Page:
Accession Number:

ADA592490

Title:

Mine and Explosive Ordnance Information Coordination Center Operations in Iraq

Descriptive Note:

Journal article

Corporate Author:

ARMY ENGINEER SCHOOL FORT LEONARD WOOD MO

Report Date:

2004-03-01

Pagination or Media Count:

4.0

Abstract:

Since Desert Storm in 1991, U.S. forces have operated in numerous foreign areas to include Kuwait, Somalia, Bosnia, Kosovo, Afghanistan, and Iraq littered with land mines and the explosive devices of war. Each of these countries presented a unique set of explosive hazards, enemy activities, environmental conditions, and operational requirements for our soldiers. In each case, U.S. forces participated as part of the joint and multinational coalition community, often including military and nongovernmental organizations. Historically, each area of operations might have had an ad hoc Mine Information Coordination Cell MICC to track explosive hazards, coordinate safe military movement in mined areas, support force protection through hazard awareness training, and occasionally provide oversight of indigenous demining activities. If humanitarian demining operations were active in the region, the United Nations often established a National Mine Action Authority NMAA to coordinate Mine Action Center MAC operations in theater. Unfortunately, the U.S. Army does not have procedures or a doctrinal organization to conduct MICC operations, which often results in regional improvisation and diversity among units. Minefields and hazards might be tracked with Excel spreadsheets, FoxBASE , Access database, or Microsoft PowerPoint slides and a grease pencil. Often, relations between military MICCs and humanitarian demining activities were hostile, or at least strained. Coordination between coalition partners and U.S. ground forces had no common baseline for information dissemination and cooperation.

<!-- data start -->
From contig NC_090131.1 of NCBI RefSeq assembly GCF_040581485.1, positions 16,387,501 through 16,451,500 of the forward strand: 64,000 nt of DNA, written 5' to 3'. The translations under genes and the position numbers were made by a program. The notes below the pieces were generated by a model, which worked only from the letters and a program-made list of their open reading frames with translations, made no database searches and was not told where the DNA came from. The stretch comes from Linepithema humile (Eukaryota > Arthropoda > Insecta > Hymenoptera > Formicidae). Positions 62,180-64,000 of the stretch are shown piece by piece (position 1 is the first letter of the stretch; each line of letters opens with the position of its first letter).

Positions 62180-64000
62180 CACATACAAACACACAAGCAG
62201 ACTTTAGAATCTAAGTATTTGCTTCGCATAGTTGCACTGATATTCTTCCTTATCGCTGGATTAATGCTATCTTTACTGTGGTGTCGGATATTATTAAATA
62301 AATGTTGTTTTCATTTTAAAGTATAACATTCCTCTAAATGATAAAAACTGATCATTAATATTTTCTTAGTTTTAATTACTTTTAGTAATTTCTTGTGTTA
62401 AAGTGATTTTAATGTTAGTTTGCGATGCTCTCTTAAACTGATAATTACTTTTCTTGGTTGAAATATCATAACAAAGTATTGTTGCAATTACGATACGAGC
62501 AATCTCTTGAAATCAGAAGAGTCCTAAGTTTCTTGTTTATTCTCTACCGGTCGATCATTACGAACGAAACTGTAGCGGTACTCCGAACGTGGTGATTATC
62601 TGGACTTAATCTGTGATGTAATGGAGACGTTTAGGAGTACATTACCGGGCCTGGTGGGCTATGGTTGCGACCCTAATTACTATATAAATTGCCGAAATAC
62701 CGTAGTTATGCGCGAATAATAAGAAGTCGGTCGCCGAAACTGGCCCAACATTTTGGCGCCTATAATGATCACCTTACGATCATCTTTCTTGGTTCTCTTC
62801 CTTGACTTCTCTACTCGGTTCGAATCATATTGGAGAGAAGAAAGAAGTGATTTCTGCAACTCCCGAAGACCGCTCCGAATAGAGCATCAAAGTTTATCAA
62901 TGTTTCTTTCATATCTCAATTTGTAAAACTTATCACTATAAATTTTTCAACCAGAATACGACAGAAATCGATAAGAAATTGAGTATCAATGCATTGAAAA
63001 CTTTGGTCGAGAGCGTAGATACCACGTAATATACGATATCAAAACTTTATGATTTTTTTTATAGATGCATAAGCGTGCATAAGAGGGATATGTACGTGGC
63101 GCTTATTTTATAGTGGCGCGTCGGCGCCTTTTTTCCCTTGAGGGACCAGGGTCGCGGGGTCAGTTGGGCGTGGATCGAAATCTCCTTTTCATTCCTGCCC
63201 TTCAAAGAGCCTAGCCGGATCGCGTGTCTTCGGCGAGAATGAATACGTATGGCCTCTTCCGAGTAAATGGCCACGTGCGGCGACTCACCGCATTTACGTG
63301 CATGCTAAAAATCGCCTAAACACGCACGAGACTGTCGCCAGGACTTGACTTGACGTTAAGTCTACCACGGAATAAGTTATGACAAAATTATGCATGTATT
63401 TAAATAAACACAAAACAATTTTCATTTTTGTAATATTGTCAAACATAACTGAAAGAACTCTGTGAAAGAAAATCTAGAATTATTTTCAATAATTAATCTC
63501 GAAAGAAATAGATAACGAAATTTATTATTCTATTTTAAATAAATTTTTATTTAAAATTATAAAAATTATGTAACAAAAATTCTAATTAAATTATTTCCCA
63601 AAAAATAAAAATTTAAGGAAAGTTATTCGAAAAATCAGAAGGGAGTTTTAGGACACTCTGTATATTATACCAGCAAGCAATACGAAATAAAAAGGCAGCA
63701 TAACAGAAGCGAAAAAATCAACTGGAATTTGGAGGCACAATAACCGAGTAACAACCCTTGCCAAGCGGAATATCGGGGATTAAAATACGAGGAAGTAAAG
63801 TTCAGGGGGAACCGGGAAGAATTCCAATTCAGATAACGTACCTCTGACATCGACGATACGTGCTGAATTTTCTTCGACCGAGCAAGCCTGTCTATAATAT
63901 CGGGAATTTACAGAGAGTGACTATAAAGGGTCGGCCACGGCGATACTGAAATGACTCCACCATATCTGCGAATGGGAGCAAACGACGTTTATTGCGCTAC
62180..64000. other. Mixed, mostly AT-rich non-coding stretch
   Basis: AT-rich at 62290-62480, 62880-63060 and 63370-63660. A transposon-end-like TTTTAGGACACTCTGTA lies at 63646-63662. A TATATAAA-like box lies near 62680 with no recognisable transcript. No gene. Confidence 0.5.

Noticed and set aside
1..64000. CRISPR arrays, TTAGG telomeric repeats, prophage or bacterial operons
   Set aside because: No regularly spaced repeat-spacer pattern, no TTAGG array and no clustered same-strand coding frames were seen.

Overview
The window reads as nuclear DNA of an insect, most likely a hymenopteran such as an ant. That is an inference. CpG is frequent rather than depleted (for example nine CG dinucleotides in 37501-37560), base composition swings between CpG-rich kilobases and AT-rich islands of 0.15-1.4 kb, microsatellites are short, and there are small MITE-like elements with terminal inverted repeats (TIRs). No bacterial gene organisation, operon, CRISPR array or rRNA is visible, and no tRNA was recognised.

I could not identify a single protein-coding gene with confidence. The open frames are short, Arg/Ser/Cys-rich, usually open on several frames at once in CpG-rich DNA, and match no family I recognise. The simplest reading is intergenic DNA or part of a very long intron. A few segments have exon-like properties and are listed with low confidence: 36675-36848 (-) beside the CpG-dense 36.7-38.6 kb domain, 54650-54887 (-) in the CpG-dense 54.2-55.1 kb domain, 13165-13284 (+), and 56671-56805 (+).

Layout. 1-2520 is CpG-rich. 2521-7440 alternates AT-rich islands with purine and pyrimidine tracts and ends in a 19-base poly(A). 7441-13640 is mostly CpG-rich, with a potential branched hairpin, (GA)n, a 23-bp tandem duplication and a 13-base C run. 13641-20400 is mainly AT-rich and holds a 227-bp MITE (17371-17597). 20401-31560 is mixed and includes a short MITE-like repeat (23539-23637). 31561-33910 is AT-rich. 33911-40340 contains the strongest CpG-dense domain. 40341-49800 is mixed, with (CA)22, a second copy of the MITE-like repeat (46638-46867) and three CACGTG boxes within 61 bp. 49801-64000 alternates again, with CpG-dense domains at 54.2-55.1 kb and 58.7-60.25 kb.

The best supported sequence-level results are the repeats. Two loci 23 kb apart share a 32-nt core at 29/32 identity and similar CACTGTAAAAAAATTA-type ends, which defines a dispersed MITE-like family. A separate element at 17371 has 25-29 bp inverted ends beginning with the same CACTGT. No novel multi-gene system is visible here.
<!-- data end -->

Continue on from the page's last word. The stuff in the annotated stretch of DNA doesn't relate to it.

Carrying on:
Subject Categories:

  • Information Science
  • Ammunition and Explosives

Distribution Statement:

APPROVED FOR PUBLIC RELEASE